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There are two ways of checking the status of a digital certificate:-

  1. Offline Authentication (CRL)
  2. Online Authentication (OCSP, SCVP)

Several browsers (like Mozilla Firefox) have given up the use of CRL over OCSP.

OCSP and SCVP are susceptible to MITM attacks.

Then which method is used a primary means of checking the status of a digital certificate?

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OCSP is not susceptible per se to MITM attacks, but it does have other problems:

  • Most browsers used to soft-fail, e.g., if they couldn't get the OCSP response for some reason, it allowed the connection to go through. So the attacker only needed to block the OCSP response.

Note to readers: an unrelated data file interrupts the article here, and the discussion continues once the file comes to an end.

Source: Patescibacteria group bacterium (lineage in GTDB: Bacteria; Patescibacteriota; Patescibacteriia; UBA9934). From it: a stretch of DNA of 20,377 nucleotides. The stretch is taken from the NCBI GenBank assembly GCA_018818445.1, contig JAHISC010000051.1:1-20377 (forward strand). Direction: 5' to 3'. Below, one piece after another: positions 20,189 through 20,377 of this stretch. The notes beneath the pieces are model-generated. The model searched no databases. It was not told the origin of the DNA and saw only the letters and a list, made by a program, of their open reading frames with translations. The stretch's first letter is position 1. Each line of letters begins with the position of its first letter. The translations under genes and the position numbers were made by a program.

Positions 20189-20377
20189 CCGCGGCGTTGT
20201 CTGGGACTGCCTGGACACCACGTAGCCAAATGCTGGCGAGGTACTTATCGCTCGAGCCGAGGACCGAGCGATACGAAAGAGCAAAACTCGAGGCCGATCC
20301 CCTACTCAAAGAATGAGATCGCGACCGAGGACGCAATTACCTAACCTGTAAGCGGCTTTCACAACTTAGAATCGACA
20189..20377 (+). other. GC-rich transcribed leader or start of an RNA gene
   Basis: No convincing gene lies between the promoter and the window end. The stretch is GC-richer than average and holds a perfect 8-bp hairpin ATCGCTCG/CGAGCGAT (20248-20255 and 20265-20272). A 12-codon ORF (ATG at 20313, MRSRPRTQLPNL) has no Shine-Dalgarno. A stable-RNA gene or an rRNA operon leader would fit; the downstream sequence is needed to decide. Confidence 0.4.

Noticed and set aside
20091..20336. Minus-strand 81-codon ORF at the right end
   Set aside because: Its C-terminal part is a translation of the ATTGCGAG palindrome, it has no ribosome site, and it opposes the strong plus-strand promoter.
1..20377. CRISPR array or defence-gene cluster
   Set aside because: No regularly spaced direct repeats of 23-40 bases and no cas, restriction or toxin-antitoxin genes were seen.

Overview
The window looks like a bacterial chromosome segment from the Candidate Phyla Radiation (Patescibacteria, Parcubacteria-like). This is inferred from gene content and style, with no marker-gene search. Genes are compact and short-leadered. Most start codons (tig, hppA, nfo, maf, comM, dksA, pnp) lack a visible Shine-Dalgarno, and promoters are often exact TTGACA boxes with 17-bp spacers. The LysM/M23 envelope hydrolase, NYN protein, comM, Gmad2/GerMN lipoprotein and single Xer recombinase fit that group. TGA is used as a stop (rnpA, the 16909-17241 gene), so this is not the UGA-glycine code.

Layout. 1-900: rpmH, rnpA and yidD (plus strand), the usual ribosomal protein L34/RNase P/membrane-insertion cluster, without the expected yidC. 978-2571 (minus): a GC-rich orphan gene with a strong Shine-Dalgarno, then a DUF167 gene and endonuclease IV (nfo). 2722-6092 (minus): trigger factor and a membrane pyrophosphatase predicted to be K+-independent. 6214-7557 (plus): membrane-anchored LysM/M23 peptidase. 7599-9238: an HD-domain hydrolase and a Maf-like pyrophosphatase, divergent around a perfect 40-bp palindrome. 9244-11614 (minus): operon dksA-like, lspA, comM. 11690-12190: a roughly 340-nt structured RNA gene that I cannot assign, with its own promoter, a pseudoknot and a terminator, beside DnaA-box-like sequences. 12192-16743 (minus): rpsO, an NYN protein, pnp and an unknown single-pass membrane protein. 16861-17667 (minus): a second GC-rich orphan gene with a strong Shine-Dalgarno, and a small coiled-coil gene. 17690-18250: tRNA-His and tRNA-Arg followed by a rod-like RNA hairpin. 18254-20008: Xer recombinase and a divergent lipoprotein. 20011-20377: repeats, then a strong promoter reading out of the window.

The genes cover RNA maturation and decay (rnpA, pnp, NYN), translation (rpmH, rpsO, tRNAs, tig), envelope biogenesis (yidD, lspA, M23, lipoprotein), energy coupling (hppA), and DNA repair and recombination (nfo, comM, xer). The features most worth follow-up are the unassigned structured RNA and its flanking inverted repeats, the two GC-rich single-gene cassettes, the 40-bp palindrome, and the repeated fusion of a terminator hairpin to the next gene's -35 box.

• Privacy issues: an attacker can see the OCSP query going through and can gain some information about your browsing.

This is solved by OCSP stapling, where the server is responsible for getting the OCSP response and sending it to the client (stapling). There is also the must-staple extension that makes stapling mandatory, otherwise a MITM attacker that stole the server private key could just not staple the OCSP response.

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  • $\begingroup$ I was reading about OCSP Stapling, and it states a time-stamped OCSP response signed by the CA. Which CA is being referred here? CA of the certificate holder? And if yes, Then how does the signing happens? $\endgroup$ – Vasu Deo.S Aug 7 at 8:16
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    $\begingroup$ @VasuDeo.S the CA that emitted the server certificate. The CA maitains a OCSP service which is queried by the client (regular OCSP) or server (OCSP stapling), the responses are signed by the CA private key so that they can be verified with the CA certificate. $\endgroup$ – Conrado Aug 7 at 11:29

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